Mayoral candidate Kevin Klein has experienced many of the issues Winnipeggers are facing today and he believes it gives him better insights in addressing them.
"I've spent most of my life in the private sector," says Klein. "Several years ago I was approached to run in politics. In municipal politics, I found that's a level of government that you can actually get a lot of stuff done. I always thought the government was dysfunctional from watching reporters cover it, from covering certain levels of government. I had to see for myself what the issues were and are they repairable."
What Klein found is that it was more dysfunctional and divisive than he originally thought.
"It caught me by surprise because we work for the almost 800,000 people that live in the city of Winnipeg and we have a job to do. We have to work for them and represent them and do what's in their best interest."
Klein has personal experience when it comes to experiencing homelessness.
"I see things on social media where people point to me, saying I've lived a privileged life. But as a child, we grew up for the most part with a single mom. We lived in government housing. Then my mom was murdered by her partner."
At that time, Klein shared that he and his brothers didn't have many supports or family around to help.
"I found myself having to stay in a Salvation Army shelter for a couple of days. I understand what it's like to be in that position. I wasn't there nearly as long as some individuals find themselves there now. I wouldn't compare my situation to theirs. But what I do understand is the fear and how important it is to offer you help and support."
This week Klein made a policy announcement stating if he becomes mayor of Winnipeg, he will address the homeless situation as a crisis.
"One lever we would pull is to get funding from the federal government to bring in accommodation trailers. We're starting to see jurisdictions across Canada, in B.C. and a couple in Ontario and some in the east coast, using them to address the homeless situation."
The trailer would allow people to have their own space and key that also gives them a physical address.
"We know in talking with homeless advocates across the country that 30 per cent of homeless people need to get a job. They can't apply for a job or federal funding without an address. We'd have social services on site that can help people do the paperwork and all of a sudden they're getting the government funding that's allowed to them."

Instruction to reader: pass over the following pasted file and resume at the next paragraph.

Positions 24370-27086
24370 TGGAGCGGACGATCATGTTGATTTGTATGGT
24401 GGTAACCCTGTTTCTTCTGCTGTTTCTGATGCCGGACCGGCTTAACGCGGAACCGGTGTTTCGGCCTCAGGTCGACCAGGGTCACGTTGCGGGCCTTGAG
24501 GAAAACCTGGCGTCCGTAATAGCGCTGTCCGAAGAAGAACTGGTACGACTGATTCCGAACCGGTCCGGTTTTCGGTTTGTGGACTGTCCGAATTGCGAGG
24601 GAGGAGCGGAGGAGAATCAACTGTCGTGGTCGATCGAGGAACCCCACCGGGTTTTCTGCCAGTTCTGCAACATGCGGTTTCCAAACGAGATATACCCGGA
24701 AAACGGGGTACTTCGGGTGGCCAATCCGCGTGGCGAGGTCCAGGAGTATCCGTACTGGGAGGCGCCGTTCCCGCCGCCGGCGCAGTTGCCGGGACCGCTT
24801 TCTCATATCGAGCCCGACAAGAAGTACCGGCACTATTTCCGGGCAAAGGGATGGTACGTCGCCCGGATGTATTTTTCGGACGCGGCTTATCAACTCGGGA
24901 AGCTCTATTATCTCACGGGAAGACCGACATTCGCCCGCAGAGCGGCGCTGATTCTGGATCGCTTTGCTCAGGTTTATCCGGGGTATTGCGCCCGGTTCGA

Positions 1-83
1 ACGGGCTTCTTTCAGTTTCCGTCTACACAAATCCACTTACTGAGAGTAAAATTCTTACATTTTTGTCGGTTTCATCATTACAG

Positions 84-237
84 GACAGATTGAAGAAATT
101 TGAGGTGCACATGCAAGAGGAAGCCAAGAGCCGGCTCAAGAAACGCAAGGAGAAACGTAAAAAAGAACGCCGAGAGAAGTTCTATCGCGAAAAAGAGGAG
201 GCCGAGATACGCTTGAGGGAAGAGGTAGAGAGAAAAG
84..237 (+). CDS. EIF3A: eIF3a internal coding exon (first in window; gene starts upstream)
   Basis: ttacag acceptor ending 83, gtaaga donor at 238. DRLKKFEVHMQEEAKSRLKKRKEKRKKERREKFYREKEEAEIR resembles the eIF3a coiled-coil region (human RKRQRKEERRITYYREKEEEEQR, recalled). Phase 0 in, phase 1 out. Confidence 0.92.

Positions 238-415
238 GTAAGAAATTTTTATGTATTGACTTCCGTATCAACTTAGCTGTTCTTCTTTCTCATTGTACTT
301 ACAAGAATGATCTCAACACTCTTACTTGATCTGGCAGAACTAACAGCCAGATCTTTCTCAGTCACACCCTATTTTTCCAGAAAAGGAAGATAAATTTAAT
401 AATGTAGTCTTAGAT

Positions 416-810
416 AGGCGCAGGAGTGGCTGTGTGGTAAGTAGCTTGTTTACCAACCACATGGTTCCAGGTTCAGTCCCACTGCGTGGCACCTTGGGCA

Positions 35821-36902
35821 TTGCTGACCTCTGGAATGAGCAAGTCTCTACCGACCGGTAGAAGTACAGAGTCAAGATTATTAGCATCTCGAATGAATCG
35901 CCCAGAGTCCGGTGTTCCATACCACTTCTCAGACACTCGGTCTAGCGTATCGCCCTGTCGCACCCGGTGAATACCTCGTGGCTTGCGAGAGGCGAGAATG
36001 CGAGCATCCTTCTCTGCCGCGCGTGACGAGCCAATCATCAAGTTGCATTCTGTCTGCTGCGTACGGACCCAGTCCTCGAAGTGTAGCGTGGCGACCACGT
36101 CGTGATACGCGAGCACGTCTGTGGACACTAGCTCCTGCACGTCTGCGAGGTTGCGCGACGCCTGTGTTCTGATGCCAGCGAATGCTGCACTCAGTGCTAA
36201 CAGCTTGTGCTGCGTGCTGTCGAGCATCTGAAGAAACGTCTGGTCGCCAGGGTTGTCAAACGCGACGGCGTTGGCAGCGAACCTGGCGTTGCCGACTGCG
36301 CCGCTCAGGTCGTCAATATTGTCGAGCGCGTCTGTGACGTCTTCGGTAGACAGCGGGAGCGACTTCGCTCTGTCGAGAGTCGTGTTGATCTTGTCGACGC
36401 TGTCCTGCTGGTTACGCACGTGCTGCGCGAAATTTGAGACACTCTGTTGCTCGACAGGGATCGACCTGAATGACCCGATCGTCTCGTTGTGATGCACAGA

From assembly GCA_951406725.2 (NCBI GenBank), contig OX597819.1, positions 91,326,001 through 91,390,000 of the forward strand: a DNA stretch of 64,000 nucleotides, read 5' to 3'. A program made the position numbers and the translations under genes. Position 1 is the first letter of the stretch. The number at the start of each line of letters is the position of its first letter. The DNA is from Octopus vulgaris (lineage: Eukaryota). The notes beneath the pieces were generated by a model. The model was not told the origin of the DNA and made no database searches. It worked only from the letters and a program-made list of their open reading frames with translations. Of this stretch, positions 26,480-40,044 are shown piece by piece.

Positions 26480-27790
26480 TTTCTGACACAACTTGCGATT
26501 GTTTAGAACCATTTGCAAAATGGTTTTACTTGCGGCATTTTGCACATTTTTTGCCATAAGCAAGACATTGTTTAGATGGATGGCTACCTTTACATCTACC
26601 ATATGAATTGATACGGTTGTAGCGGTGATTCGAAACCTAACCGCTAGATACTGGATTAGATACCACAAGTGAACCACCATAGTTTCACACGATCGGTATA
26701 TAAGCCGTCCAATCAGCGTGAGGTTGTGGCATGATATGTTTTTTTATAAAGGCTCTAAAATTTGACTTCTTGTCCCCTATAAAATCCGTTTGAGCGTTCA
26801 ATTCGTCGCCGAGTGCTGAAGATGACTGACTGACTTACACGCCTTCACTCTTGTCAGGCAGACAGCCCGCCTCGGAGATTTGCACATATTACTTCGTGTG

Klein says this is the top priority and he would work on it the first day if elected into office.
"I would reach out to our Indigenous government leaders and ask 'How do we work together to solve this problem?'"
Rising Crime in Winnipeg
Klein was the head of the police board for a period of time and has worked with police services across Canada.
"The very first thing we need to do is allow police to do their job. I will not tolerate someone calling 9-1-1 when their house is being invaded, this happened a few weeks ago in St. James, where the operator said, 'I'm sorry. We have no cars available.' My research has shown that in 1998 there were 28 patrol cars that protected the city of Winnipeg. In 2022, we still only have 28 police cars."
Some officers spend hours of their shift waiting in emergency rooms for suspects to be treated and released. Klein has a short-term and immediate solution for this.
"I vowed to work with the province to put Sheriffs in place so that police officers can drop off somebody in custody, they can wait with the Sheriff that is legally allowed to detain individuals, to let the police get back on the streets so we don't have people in need of 9-1-1 waiting and waiting."
The other aspect of reducing crime is offering more community programs for young people, according to Klein.
No Easy Fix for Roads
Klein says in the past eight years, Winnipeg's property tax increased by almost 20 per cent.
"Two per cent every year was supposed to be dedicated to roads. Recently we haven't put it into roads because we have budget problems. I don't know if it's a revenue problem or spending problem but I'm leaning towards spending problem. How we're going to fix roads is a better relationship with our provincial and federal partners, and to make sure that the money we get to fix roads actually goes to fix roads."
Klein says fixing roads will happen one at a time, with a plan in place, putting the worst and most used roads at the top of the list.
He also says that instead of adding more taxes to Winnipeggers, he'll use the funds in place and they will simply be reallocated.
"We shouldn't be spending millions of dollars on political projects when we have to address our homeless situation or we have to address crime."
Anyone interested in finding out more about Kevin Klein's campaign can find it on his website.